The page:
The Peninsula is arguably one of the best, if not the best, place to get afternoon tea in Hong Kong. Lucky for us it was in the lobby of our hotel so we couldn’t not go. Tea is served between 1-6PM and they do not take reservations so a queue begins to form early and lasts all afternoon. As guests of the hotel, we were able to make a reservation so we went for a swim and then headed down and skipped right to the front of the line. The menu for both food & tea is expansive and, because we had skipped lunch and were starving, got a little carried away ordering food that completely filled the table! We were also exhausted so maybe didn’t enjoy the experience as much as we had hoped as the service was not rushed (not necessarily a bad thing), and our kids didn’t have the patience to sit for very long. Our 8-year-old fell asleep at the table as soon as the food arrived (he also routinely fell asleep at dinner each night for the first 4 days).
Tian Tan Buddha (Big Buddha)
I kept wondering why my dad hadn’t taken my sister and me to see the iconic Big Buddha when we visited back in 1990, but then I realized it didn’t open until after my dad moved away! I was really excited to visit and for the adventure to get there. We started by taking the Tung Chung MTR line to the last stop and then rode the Ngong Ping cable car to Big Buddha on Lantau Island. We explored all around the Buddha and learned why & how it was built, enjoyed the views and then took the tree-covered trail leading to the Wisdom Path. Big Buddha was really crowded, but we had the side trails and Wisdom Path mostly to ourselves. There were many other trails and hikes to do around the island which would have been fun, but we were still dealing with jet-lagged kids and had a long way back to our hotel. So we had lunch & ice cream at the village near the cable car and then headed home.
We were lucky to be there on such a beautiful and clear day. The views from the cable car & Lantau Island were beautiful, and I loved the views of the airport and watching all the planes land & takeoff as we slowly rode by on the cable car. This was another day where we were up early so we got to the cable car around 9AM and there was virtually no line. We had received vouchers from our hotel concierge for the cable car to save time waiting in line, but there was actually a longer line (2 people) to redeem our vouchers than the one for those purchasing tickets (no line!). However, by the time we returned around 2PM the line was massive and I suspect it would have taken at least an hour to get through to the ticket window and then additional time to wait for the cable car. We were all so glad we had gone early in the day!
Read the entire post on our day trip to Big Buddha here.
Bangkok (2 days)
We flew Cathay Pacific direct from Hong Kong to Bangkok. This was our only delayed flight of the trip. We were supposed to land in Bangkok around 4PM and our plan was to go swimming and have dinner once we arrived at the hotel. By the time we got to the hotel it was dark and we were all exhausted and starving. We ordered room service and went to bed!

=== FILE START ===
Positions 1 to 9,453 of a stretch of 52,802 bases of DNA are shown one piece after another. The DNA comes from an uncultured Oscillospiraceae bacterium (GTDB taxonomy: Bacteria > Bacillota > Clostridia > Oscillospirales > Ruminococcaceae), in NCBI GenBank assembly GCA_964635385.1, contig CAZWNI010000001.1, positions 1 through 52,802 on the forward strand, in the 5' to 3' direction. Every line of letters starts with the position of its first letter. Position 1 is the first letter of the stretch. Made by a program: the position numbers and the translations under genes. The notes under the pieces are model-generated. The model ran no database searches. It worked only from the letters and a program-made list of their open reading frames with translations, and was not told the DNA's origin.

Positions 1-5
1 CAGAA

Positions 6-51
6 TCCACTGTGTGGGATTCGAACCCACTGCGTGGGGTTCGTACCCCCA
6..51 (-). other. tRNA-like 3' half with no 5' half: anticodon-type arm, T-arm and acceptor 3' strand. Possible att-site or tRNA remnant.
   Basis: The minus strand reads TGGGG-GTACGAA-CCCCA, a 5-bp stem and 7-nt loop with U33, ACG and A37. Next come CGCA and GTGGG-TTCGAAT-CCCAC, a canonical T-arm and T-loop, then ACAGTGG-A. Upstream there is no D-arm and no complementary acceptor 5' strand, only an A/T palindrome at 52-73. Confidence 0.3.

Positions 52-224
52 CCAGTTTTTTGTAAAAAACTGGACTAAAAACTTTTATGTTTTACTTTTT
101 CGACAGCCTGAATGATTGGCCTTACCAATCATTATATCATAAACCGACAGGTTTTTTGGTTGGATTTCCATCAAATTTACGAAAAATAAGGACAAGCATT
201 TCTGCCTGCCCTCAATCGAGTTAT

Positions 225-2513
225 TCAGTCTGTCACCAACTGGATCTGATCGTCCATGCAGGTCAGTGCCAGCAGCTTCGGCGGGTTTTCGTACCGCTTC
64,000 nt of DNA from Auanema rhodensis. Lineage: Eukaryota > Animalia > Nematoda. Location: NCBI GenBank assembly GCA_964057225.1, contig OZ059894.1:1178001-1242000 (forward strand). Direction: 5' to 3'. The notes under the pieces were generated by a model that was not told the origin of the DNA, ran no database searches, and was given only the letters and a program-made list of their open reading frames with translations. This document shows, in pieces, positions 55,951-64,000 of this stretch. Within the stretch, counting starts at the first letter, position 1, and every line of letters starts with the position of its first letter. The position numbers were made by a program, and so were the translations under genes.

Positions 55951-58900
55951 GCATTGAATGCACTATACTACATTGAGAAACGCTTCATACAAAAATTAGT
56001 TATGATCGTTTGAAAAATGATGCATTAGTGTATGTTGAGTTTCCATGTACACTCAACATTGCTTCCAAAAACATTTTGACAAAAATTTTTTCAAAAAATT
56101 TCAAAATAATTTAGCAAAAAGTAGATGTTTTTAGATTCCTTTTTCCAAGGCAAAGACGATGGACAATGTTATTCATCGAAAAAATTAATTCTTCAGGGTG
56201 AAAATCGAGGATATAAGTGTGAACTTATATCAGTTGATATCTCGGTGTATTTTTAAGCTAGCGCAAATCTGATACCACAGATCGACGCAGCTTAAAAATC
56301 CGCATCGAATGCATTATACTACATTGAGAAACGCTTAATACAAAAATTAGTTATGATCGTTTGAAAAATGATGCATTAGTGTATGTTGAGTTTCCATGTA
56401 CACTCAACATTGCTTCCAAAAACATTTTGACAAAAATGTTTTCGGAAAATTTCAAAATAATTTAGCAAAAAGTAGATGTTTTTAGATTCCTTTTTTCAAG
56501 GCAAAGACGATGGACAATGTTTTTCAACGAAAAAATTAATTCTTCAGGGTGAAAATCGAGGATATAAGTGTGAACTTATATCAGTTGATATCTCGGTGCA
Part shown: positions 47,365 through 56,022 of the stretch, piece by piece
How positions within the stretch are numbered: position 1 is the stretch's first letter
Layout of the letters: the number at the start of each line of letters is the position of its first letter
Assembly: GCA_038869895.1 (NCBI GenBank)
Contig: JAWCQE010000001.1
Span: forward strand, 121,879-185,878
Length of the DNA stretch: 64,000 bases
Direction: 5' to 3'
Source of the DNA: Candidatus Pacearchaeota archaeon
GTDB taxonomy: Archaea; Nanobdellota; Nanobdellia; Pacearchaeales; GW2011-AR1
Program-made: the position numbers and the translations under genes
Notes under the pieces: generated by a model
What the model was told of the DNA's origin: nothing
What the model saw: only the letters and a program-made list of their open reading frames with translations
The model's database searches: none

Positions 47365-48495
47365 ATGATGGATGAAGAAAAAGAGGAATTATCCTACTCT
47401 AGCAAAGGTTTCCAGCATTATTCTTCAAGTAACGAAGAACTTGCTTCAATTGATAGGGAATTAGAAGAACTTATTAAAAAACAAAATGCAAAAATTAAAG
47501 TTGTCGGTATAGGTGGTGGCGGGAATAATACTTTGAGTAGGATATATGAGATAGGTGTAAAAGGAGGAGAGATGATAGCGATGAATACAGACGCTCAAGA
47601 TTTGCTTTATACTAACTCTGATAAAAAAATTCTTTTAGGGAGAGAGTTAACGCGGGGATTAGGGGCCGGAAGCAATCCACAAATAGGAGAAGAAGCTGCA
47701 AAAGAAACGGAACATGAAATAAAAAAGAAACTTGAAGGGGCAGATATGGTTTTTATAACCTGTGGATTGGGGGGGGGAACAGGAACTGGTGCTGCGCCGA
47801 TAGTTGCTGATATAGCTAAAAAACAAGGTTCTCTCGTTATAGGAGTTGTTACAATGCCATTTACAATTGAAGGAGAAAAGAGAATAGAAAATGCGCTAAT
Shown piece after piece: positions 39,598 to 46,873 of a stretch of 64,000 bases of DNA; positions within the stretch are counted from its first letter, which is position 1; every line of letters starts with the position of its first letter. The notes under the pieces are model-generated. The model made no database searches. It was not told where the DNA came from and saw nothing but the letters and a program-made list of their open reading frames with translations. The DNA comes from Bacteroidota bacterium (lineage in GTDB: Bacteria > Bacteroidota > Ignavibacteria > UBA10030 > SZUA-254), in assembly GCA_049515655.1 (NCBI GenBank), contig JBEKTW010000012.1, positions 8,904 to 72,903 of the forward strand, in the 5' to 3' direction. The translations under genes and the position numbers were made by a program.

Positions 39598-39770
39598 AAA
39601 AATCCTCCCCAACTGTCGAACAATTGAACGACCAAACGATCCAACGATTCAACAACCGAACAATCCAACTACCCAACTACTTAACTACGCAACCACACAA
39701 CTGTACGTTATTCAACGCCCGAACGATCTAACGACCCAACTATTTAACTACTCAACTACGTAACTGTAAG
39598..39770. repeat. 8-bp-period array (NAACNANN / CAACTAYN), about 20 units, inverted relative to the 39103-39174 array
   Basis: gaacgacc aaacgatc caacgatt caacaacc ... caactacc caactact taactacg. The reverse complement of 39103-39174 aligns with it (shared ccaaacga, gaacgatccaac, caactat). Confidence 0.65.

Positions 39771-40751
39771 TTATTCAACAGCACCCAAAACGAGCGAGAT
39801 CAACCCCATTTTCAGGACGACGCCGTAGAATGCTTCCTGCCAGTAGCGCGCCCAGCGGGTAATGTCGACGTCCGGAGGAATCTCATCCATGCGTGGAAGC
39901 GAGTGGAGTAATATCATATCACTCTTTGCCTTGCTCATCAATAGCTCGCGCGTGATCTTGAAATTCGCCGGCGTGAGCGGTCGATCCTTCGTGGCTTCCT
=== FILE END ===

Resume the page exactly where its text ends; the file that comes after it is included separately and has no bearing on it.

We stayed at the Peninsula Bangkok which is now one of my favorite hotels ever. There was just something magical about this hotel that sits on the Chao Phraya river. The breakfast buffet on the patio that overlooks the river was the best buffet (and coffee) of our trip and possibly the best buffet we’ve had. Ever. We loved sitting outside watching the morning boat traffic go up & down the river. The three-tiered pool was gorgeous with views of the river. The staff was so friendly and helpful. And the Royal Thai massage at the spa was both painful and amazing at the same time!
What We Did
Walking Tour with Context Travel: Golden Mount, Ferries, Markets, Wat Mahathat
With only 2 days in Bangkok, we wanted to make the most of our time so we signed up for a walking tour with Context Travel. We met our guide, Ren, at a metro stop at 10AM and spent the next 6 hours with him (even though our tour was only supposed to be 4 hours). He took us to some spots we might not otherwise have found and helped us navigate our way around town via commuter ferries and tuk tuks. He also gave us a lot of history about what we were seeing (and Bangkok & Thailand in general). He was very patient with our kids as they warmed up to him and asked him many many questions. They seemed most interested in the King and Royal family and the Thai customs.
Read the entire post on our tour with Context Travel & Flytographer here.
Kids Cooking Class at Peninsula Bangkok
Mike and I were eager to try out the Royal Thai Massage at the hotel so we signed the kids up for a cooking class to occupy them while we went to the spa. Even though this class was technically for kids under 12, they allowed our 13-year-old to join in as well. It was just the 3 of them so it ended up working out fine as he didn’t feel “too old”. We all would have liked for them to try out some Thai cooking, but the options they had for this class were: pizza, brownies, cupcakes, cookies – the kids got to choose 2 and agreed on pizza & brownies. They had a great time and came away with all their goodies and a completion certificate. The instructors also shared a bunch of pictures they took.